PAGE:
Route 56 east of Interstate 81 in western Virginia is a winding road as it snakes its way up the mountain. In a few places, the road doubles back on itself and, at one point, a speed sign of 55 MPH is set just a ¼ mile before a hairpin turn. A drive up the famous Lombard Street in San Francisco is good prep for VA State Highway 56. You won't find more than two or three driveways for about five miles along the road and very few areas to pull over if you need to stop. Get stuck, and you won't be turning around -- or backing down the mountain. Your rescuers will have to tow you up the mountain to the nearest lodge or farm, assuming they have a driveway wider than a mountain lane.
That five-mile drive to the Sugar Tree Inn a few miles above the don't-blink-or-you'll-miss-it town of Vesuvius is challenging, but it is nothing compared to what awaits from the foot of the Inn's driveway to its lodge and comfortable cabins. A single-lane perched
As if to compensate for the challenge of the ride in, Sugar Tree provides you with the means of a relaxing getaway, with few distractions, and at a reasonable price (we paid $148 per night). Our cabin was comfortable, warm and dry on a drizzly night, one of the four units in a square log building perched against the side of the hill. We arrived along with a couple just returning from dinner, and as we parked our car to carry our bags in, the woman asked me: "Where do we get keys for the room?" Sorry, I said, having done my homework: "There are no keys." All rooms lock from the inside, but when you leave for a day of mountain touring or, in our case, parents weekend at Washington & Lee College in Lexington, take only your valuables with you. In our three days at Sugar Tree, the only sign of entry to the room was a made bed by the housekeeper. Nothing else was disturbed, and I suspect nothing ever is; Sugar Tree is too far from anything to attract bad intentions, and non-guests or non-employees would stick out like a sore thumb. I felt our room was totally secure, despite the open door policy.
Sugar Tree has much to recommend it, especially for couples seeking a romantic getaway. Our room, The Skyline, was nicely sized, with a working fireplace and plenty of logs just outside the door. Closet space was fine for a long weekend's worth of hanging clothes, and the one dresser can accommodate all folded clothing. Although there is no TV in the room, which bugged me a little during the World Series, a boom box with a radio was enough to pull in a New York radio station that carried the game. There was no desk or dressing table in our room, and do not count on Internet service, wireless or otherwise, anywhere on property except for the main lodge, where a connection via satellite is at the mercy of cloud cover, according to co-innkeeper Jeff Chanter. Noting my struggles to connect early one morning, Jeff made some magic adjustments to his router, and I was able to get in an hour of work time.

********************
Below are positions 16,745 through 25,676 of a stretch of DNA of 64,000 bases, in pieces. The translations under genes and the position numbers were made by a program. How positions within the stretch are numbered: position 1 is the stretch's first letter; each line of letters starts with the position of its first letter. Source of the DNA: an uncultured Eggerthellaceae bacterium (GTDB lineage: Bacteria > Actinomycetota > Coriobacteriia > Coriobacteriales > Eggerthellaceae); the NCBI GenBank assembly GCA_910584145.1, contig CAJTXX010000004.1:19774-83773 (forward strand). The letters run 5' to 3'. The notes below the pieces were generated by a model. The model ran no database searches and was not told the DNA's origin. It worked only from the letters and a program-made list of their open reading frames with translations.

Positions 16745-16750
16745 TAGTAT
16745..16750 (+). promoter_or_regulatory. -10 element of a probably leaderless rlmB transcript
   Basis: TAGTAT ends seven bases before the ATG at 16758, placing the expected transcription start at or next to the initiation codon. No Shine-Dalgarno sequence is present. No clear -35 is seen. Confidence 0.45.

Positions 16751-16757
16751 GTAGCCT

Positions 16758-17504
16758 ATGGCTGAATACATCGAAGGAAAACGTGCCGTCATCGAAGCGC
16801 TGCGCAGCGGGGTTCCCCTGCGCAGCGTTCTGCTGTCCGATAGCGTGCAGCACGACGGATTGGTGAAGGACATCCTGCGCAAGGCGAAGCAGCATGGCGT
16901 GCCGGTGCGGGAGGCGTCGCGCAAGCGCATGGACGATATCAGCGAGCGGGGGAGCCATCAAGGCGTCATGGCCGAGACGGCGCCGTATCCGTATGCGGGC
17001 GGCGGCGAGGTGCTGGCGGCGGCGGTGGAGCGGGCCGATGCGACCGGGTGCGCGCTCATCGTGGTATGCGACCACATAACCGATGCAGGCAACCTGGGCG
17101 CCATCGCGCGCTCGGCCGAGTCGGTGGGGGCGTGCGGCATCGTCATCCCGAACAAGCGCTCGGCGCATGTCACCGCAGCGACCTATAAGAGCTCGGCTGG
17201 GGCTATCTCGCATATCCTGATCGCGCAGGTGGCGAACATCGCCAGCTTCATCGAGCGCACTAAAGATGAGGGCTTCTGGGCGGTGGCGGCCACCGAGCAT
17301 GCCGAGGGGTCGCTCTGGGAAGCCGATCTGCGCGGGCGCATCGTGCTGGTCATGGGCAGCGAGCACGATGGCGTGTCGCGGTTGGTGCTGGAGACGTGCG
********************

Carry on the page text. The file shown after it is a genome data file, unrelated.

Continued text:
Our comfortable room, the Skyline, at top left, had a nice view to to mountains behind and beyond.
The breakfast part of the B&B experience at Sugar Tree was excellent for our three-day stay and featured Becky's signature baked oatmeal every morning. It was a little on the dry side for my tastes, but the side complements of baked apples and cranberries one day and sautéed bananas another were the perfect wet toppings. Sugar Tree offers a different egg dish daily, and our rotation included straight scrambled, scrambled with peppers, and a frittata that was delicious and light, almost pudding-like, but whose parmesan foundation perfumed the entire lodge (a big smack in the face as I opened the front door at 7:30 in the morning).
A few quibbles with Sugar Tree include a disappointing lack of attention to housekeeping. On our first morning, I went to use the in-room coffee maker and found the coffee carafe had not been washed from the prior tenant's use. One of the nice round soaps the Inn provides did not last two days use in the shower, but when we returned the second evening, the little soap shards we had left were still there. The Chanters need to do a little more training of their housekeeping staff.
A small attitude adjustment could help the Sugar Tree Inn as well. At breakfast one morning, my wife complimented Becky on the frittata and asked how she made it. "Sorry," said the innkeeper, "I can't tell you." The food, though good, was not quite state-secret material, and every time I have asked an innkeeper for a recipe -- I have a fabulous one for granola from The Hummingbird in Goshen, VA -- it has been offered enthusiastically.
Earlier that same morning, before my wife arrived for breakfast, I listened as one guest recounted her previous night's pleasant dining experience at an inn down the road. "Well, I'm glad," said the innkeeper, who didn't exactly sound glad (they serve dinner at Sugar Tree). "We have had a lot of guests tell us it is terrible." "Well, the food and service were quite good," responded the guest as Becky retired to the kitchen. She emerged a minute later and reminded the guest, again, that her other guests had trashed the competitor.
Trashing the competition is not only indiscreet but also insulting to the customer who, after all, is endorsing the experience. It may take a tough woman to run a complicated operation, but her snootiness stole a bit of the romance from the weekend.
Sugar Tree Inn, Vesuvius, VA. 13 rooms in five buildings, including the main lodge. Rates begin at $148 per night. Phone: 800-377-2197. Web: www.sugartreeinn.com. The nearest golf courses are 30 minutes away in Buena Vista (Vista Links) and Lexington (Lexington Country Club). The latter is private but permits public play most days. Call ahead to check availability.